#PathPointer: An Atypical Location for Amyloid – Intratubular Cytoplasmic AL Amyloidosis (ITC-AL)

Tiffany Caza @Tiff_Caza

Dr. Tiffany Caza is a nephropathologist at Arkana Laboratories. She is passionate about kidney disease research and nephropathology education.

AL amyloidosis is the most common renal lesion associated with monoclonal gammopathy of renal significance and also represents a systemic disease. Deposition of light chain-type amyloid typically occurs within glomeruli, vessels, and interstitium. Amyloidosis restricted to intratubular epithelial cell cytoplasm, however, is exceedingly rare and makes up only 0.003% of cases of renal amyloidosis overall. Intratubular amyloid is characterized by the presence of amorphous material within tubular epithelial cell cytoplasm, which stains pale on H & E and PAS stains, shows ‘Carolina blue’ staining on Masson-Trichrome, and is Congo red positive with apple-green birefringence. Light chain restriction is identified within regions of Congo-red positive staining, similar to a light chain proximal tubulopathy. Ultrastructural evaluation of tubular epithelial cell cytoplasm shows the presence of abundant, small, randomly-oriented fibrils within tubular inclusions, consistent with the deposition of amyloid (Figure 1).

Figure 1. Histopathologic features of intratubular cytoplasmic AL amyloidosis. A) Intracytoplasmic hypo-eosinophilic inclusions within tubular epithelial cell cytoplasm on H & E stain; B) ‘Carolina blue’ color to intracytoplasmic inclusions on Masson-Trichrome stain; C) Congo red positivity within tubular epithelial cell inclusions; D + E) Kappa light chain restriction within tubular epithelial cell cytoplasm; F) Presence of small randomly-oriented amyloid fibrils identified by electron microscopy.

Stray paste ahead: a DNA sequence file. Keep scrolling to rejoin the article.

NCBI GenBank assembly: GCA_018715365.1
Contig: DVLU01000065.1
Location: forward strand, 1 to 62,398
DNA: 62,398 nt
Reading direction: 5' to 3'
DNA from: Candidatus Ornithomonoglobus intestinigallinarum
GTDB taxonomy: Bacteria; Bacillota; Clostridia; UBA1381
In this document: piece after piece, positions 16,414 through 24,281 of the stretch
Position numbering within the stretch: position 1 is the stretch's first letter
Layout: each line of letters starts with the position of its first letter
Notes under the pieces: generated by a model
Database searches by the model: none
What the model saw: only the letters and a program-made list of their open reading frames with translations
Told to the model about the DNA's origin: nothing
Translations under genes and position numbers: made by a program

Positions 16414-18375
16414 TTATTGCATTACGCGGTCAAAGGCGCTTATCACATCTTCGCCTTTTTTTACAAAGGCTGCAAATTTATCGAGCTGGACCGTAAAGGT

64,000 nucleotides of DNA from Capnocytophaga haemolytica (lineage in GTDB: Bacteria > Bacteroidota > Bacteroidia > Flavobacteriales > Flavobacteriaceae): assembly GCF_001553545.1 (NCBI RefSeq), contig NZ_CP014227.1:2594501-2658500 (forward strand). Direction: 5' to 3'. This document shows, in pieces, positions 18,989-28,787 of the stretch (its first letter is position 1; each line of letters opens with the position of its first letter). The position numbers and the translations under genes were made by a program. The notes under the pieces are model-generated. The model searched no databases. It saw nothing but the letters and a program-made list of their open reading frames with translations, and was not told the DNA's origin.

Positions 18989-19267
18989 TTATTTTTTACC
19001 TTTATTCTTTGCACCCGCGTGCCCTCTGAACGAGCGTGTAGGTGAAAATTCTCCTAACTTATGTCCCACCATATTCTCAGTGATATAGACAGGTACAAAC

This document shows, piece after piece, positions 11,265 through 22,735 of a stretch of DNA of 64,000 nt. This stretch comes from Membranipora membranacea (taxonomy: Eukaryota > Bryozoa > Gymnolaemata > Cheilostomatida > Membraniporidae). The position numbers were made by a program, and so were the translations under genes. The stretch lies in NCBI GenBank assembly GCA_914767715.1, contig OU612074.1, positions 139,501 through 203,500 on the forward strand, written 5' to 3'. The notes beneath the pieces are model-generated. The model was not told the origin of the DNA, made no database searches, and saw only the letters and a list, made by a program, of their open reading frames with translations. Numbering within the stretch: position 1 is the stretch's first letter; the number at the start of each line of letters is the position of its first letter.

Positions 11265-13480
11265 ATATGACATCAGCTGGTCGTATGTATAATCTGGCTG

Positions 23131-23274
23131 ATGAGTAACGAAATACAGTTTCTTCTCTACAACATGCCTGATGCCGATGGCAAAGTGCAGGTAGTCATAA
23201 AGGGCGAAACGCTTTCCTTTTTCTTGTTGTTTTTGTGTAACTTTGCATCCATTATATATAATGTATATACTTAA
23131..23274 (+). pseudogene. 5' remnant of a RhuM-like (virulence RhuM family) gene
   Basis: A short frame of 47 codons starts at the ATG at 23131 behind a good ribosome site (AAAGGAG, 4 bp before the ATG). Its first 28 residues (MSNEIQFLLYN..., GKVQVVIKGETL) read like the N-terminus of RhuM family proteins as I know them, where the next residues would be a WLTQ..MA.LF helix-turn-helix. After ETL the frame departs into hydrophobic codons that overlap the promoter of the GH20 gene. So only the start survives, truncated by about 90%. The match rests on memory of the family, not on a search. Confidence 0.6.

This type of AL amyloidosis was first described in a case report as ‘amyloid proximal tubulopathy’, identified by Larsen et al in 2012. The patient was found to have multiple myeloma, was treated with bortezomib and plasmapheresis, and subsequently had a poor renal outcome. At that time, it was unknown whether intratubular amyloid was associated with systemic AL amyloidosis or was limited to the kidney.

Another case was reported by Kurien et al in 2018, in a patient who was also found to have multiple myeloma with a rapid decline in kidney function, similar to the index case. ‘Amyloid proximal tubulopathy’, unlike other forms of light chain proximal tubulopathy, demonstrated deposition of light chain-restricted amyloid within the cytoplasm of both distal and proximal tubular epithelial cells.

A recent clinicopathologic series of 21 cases of this entity shed light on this disease, which was renamed as ‘intratubular cytoplasmic AL amyloidosis’ (ITC-AL). ITC-AL is a monoclonal immunoglobulin-related kidney disease characterized by the presence of Congo Red-positive cytoplasmic inclusions in proximal and distal tubules. Concurrent light chain cast nephropathy is very common, occurring in 86% of cases. Extrarenal amyloidosis was identified in 14% of cases, and therefore, this can represent a systemic disease in some patients. Upon follow-up, 100% of patients were found to have multiple myeloma, making this a very significant renal lesion even in the absence of concurrent light chain cast nephropathy.

Conclusion: Intratubular cytoplasmic AL amyloidosis is a rare form of amyloidosis which, to date, is universally associated with multiple myeloma rather than with monoclonal gammopathy of renal significance.

– Post prepared by Tiffany Caza @Tiff_Caza

PathPointers highlight important everyday teaching points when reviewing kidney histology. These brief and easy-to-read blog posts include real clinical images to demonstrate various biopsy findings.

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